The papal flight to Abu Dhabi took off on Sunday afternoon from Rome, just as the first drops of rain started coming down on Fiumicino airport.
Inside Alitalia's Boeing B777, a group of 69 journalists – including writers, photographers and videographers – set up equipment and typed away furiously as they waited for the final passenger.
Just short of 30 minutes after the scheduled departure time, the sound of a chopper filtered through the plane windows. Pope Francis had arrived.
Shortly after the seatbelt sign was switched off, Pope Francis pulled back the grey curtain separating him from the press and passed into the cabin to greet the journalists. Dressed in white and sporting his famous smile, the pope moved comfortably through the aisle.
"It'll be a brief trip," said Francis. "They told me it's raining in Abu Dhabi. This, in some places, is seen as a blessing, let's hope it goes this way," he said referring to the three-day trip. The pope took the time to speak to journalists one-on-one, blessing rosaries and accepting gifts. Though formal with the new media arrivals, he greeted veteran Vatican reporters with the typically Italian kiss on each cheek.
While the flight is operated by the Italian national carrier, it’s clear this is not an ordinary economy class ticket. In the bathroom is a small basket of Ferragamo face mist and hand towels, headrests are emblazoned with the Vatican emblem. The menu for the flight is also a cut above the usual warmed up fare.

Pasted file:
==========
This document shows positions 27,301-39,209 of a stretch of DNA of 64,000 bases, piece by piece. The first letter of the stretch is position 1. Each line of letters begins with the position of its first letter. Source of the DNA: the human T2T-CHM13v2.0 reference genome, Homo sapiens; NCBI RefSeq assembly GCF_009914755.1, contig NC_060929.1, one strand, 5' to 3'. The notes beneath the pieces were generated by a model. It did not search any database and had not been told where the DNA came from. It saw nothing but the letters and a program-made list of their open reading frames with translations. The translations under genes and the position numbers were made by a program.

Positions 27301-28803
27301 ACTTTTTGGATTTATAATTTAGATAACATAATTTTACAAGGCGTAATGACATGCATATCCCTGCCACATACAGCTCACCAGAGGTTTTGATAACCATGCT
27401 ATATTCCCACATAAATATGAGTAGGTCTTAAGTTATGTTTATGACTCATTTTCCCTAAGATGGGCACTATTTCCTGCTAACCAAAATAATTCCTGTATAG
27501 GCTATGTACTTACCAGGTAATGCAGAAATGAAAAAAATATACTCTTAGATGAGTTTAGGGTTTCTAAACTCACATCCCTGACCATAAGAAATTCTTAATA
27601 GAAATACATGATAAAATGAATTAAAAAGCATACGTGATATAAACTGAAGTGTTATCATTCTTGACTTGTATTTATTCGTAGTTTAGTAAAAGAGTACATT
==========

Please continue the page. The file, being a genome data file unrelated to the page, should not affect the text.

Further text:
The pope gifted members of the press copies of an icon found in the monastery of Bose, a Catholic community located in northwestern Italy. The icon depicts a young monk carrying an older one on his shoulders. He spoke about this to a crowd of young worshippers in 2018. "In this icon there's a young monk carrying an elderly monk on his shoulders...a youth who is capable of taking upon himself the dreams of the elderly, take them forward, and make them flourish." The passengers were then handed coffee with a selection of Ferrero Rocher by the attentive and well-mannered flight staff. As the flight continued, a sense of comradery grew among the press corps, with Italian speakers translating for non-Italian speakers.
As the plane made its way to the UAE, a series of telegrams were sent to each country that "Shepherd One" – the call sign for any aircraft carrying the pope onboard – passed over. As the plane made its way over Egypt, the papal telegram to the country's president read: "To his excellency Abdel Fattah Al Sisi. I extend cordial greetings to your excellency and the people of Egypt as I fly over your country on my way to the United Arab Emirates for a pastoral visit. Invoking the blessing of the almighty upon the nation, I pray that he may all grant you peace and joy."
He then sent a telegram to Saudi Arabia's King Salman as the plane passed over the kingdom's territory. It read: "To his majesty Salman bin Abdulaziz Al Saud. I offer best wishes and the assurance of my prayers as many journey to the United Arab Emirates takes me over Saudi Arabia. Entrusting your majesty and the people of Saudi Arabia to the almighty, I willingly invoke upon you the blessings of joy and peace."